Zombies - they're bloody, ugly, and slow as hell, but we love 'em.
Perhaps that's why Boston Zombie Apocalypse in Abington attracts thousands of fright-loving fans to a dark warehouse where they use airsoft guns to shoot the living dead.
Zombie Mark Troy, 52, has performed at haunted houses for decades, and has really sunk his teeth into the role.
"It's the look, the stare," said Troy. "Some people are forward-thrusting zombies, but I personally like to bounce back on my heels and walk as though I have a string coming out of my chest."
His technique apparently works. Troy recalled one instance in which a man literally wet his pants.
"His hands were shaking, and I noticed his crotch area went dark," said Troy. "A full grown man stepped out of reality and into this fantasy world we've created and his bladder failed him."
Zombie Kenny Francis, 23, prefers a more aggressive approach to instilling fear.
"I will stay in character unless they have a solid mental breakdown. Otherwise I will just keep going, and get right in your face," said Francis.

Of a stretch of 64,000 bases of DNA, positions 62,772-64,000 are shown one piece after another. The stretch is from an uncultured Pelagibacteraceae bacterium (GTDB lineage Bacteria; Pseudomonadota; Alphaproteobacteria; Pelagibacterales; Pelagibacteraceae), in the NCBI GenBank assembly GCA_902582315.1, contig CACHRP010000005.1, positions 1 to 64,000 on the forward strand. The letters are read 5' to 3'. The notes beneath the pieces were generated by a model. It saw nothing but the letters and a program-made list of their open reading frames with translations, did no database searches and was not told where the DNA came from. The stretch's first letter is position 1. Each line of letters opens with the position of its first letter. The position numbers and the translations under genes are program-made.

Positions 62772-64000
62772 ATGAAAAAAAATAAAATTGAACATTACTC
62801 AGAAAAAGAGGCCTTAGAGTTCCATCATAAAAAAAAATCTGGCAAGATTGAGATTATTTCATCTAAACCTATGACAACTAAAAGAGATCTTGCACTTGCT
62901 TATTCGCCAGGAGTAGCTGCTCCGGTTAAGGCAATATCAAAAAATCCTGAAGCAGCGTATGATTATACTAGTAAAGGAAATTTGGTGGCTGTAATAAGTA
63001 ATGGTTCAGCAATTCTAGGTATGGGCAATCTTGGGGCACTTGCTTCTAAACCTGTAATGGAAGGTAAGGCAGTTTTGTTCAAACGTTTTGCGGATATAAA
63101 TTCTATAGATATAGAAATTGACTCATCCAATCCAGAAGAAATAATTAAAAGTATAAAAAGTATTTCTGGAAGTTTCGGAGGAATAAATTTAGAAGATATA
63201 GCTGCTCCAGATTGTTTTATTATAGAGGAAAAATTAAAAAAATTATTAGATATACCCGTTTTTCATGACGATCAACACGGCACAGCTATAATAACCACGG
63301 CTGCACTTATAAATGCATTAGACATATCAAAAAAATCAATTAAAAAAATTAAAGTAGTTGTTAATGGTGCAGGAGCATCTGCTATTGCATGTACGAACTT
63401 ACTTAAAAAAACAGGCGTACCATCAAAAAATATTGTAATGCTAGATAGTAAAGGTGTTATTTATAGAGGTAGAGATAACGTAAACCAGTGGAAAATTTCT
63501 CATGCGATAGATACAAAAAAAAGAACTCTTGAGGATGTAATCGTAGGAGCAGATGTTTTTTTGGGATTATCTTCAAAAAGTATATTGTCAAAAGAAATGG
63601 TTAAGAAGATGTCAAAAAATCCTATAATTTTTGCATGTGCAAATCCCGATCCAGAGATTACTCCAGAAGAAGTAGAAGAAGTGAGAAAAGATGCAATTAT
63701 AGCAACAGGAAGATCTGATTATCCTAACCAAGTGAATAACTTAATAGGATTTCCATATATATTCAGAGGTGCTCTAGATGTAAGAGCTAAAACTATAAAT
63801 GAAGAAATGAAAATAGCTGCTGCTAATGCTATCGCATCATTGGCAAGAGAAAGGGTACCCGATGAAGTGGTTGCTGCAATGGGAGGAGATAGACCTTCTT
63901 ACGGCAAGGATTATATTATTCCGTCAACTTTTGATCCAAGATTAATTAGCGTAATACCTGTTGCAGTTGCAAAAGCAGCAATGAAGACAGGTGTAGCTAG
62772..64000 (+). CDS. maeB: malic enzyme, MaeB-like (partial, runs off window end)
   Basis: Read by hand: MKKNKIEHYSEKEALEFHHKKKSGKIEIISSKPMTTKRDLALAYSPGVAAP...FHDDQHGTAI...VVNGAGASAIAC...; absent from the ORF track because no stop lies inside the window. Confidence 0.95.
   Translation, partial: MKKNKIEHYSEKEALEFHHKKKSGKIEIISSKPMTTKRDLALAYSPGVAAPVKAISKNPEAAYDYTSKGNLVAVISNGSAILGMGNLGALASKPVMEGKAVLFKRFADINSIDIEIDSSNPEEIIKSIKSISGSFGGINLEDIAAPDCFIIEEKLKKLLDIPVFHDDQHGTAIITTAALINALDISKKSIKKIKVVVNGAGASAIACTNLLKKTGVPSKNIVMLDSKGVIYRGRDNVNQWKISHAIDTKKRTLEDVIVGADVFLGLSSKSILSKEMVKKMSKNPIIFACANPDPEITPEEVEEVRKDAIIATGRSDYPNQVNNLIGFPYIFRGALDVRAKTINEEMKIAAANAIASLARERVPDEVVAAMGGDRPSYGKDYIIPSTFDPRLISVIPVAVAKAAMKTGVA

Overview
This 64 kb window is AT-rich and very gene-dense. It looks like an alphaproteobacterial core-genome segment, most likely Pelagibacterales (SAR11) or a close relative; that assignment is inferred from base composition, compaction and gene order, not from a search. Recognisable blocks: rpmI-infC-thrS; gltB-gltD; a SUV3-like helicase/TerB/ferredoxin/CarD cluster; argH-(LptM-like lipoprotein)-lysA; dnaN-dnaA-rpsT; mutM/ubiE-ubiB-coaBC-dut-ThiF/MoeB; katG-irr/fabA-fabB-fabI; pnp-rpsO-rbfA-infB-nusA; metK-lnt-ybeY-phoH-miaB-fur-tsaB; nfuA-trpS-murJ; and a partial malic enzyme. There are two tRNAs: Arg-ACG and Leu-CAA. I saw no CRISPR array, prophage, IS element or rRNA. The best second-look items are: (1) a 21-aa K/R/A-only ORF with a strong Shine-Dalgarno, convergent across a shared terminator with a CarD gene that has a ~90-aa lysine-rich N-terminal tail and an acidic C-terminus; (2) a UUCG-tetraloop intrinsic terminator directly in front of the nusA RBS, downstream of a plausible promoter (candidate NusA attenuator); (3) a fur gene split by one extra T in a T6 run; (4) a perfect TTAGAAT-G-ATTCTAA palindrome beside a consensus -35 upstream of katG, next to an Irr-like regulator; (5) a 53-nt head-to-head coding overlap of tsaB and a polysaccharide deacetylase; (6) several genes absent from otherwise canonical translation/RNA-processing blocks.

But for zombie Fallon O'Hare, who does her own makeup, screeching skills are a must.
"You've got to be able to get really loud," she said, sporting a scabby face and white contact lenses. "You cannot be afraid of people jumping or screaming at you. You have to just roll with it."
Apocalypse owner Randy Fink credits the popularity of the event, now in its second year, to pop-culture's infatuation with zombies and a relentless commitment to instilling terror.
"We have literally scared the crap out of people. We've had people completely lose their faculties on site, which isn't pretty," said Fink.
That's why the course, which includes surround sound of helicopters flying overhead and military tanks, isn't designed for children, but rather for adults who may very well be interested in training for the real deal.
"We're surrounded by horrible things like the Ebola virus. Literally our pentagon has done preparations for a zombie apocalypse. It makes you stop and think about what could actually happen," said Fink.
"Plus people have a huge frustration, a level of anger and aggression that they need to get out, and this is a great way to get that aggression out. But they get to take their aggression out on a zombie, and not feel that guilty about it."
The Apocalypse began in September, and unfolds several nights a week through October. Specific dates and times, as well as pricing information, available at BostonZombies.com.